Please stop by and wish Pia a Happy Two-Year Bloggiversary. (This is the only acceptable spelling of the word and I plan to have it officially recognized as such by the OED.) Anyway, she reposted her very first blog entry, and it truly is excellent.
It was a Friday. The phone wasn't ringing, or plans had fallen thru, or something. That seemed to be happening slightly more frequently with each month torn off the calendar. It was mid-September and I had just wadded up August and tossed it at the trash can sitting in the corner of the room. I missed. The phone rang. It was Dawn.
I don't remember exactly when I met Dawn. I remember being struck by a splendid piece she had written. About the same time, she had become a fan of my writing. We began corresponding. And later, talking.
"Hello, Doll." We flirted like that, as much as that can be considered flirting. "Whatcha doing?"
"Nothing." I gave my standard, albeit more often than not accurate, answer. "You?"
"Mother's in town. We're getting ready for the shower on Sunday. What are your plans for tonight, Doll?"
"No plans. I think I might go to the bookstore."
"And get what?" Her genuine curiosity came thru in the tone, if not the words.
"I don't know. If you could choose one book to recommend, what would it be?"
She responded with a book and author I'd never heard of, which wasn't at all unusual. Dawn was very well read. I was embarrassed at not having read more. But at the same time, I loved these conversations when we would talk about books and authors. Her voice would come alive. It was as if she were talking about her very hopes and dreams.
From time to time, I would prod her for more information. She had a good grasp of my interests, and was typically a good judge of what I would like, and what I might not. I would ask her what she thought of some book I had heard of but had never read. Trying to get more ideas. More names. More books.
Sometimes she would spout off author after author after book after book. Usually faster than I could jot them down. Some I'd heard of. A very few I'd read. Without telling her, I would always look up online the ones she mentioned, and read about the authors. It was exciting to me, too. I felt like I was learning.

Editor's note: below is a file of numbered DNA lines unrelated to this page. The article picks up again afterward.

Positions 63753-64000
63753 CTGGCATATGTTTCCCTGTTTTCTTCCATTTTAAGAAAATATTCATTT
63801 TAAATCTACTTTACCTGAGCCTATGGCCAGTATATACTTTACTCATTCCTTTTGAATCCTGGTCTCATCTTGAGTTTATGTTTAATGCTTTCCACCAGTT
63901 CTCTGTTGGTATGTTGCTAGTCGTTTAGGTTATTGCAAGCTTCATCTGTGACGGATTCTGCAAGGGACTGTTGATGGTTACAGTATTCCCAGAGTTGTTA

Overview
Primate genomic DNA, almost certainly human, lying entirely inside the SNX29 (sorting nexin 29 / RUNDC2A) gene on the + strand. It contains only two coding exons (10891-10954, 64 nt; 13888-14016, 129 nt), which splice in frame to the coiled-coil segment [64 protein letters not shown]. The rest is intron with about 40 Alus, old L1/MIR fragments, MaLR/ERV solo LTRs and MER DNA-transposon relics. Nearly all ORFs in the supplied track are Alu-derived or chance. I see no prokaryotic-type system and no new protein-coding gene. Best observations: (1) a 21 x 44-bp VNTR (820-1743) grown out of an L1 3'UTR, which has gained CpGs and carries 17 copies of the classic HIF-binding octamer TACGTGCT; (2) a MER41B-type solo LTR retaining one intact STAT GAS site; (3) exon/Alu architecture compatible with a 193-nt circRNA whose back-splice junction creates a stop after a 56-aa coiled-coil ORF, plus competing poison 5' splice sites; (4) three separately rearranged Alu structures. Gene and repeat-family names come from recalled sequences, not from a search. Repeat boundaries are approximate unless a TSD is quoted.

She went on to give me several ideas on this particular Friday. Among them, Capote, whom embarrassingly, I'd never read.
I made a mental note of as many of the names as I could remember. Put on jeans, a polo shirt, and flip-flops. It was still more summer than autumn. I picked up August, wadded it even tighter in my hand, and threw it away. Then hurried downstairs and out into the night.
The nearest decent bookstore was a twenty minute drive. I didn't mind at all. It was good to be out. I spent an hour in the bookstore that night. Among the four books I bought was Breakfast At Tiffany's. I chose to read it first. It was around 1:00 in the morning when I laid down and began to read.
The desire to sleep took over after just a few pages that night. But from the very first line, I was captivated. It was brilliant. Every line, perfect. Every word, so carefully chosen. I could not believe that someone could write so well. It was breathtaking.
When I finished the book the following night, I wished it wasn't over. I wished that he had written a thousand more. I felt inspired.
The only thing I can think to compare it to was when I had read To Have And Have Not, my first Hemingway. I would say it even surpassed that, except that it feels like blasphemy to say such a thing.
"You'll say the world has come between us. Our lives have come between us. But I know you just don't care..."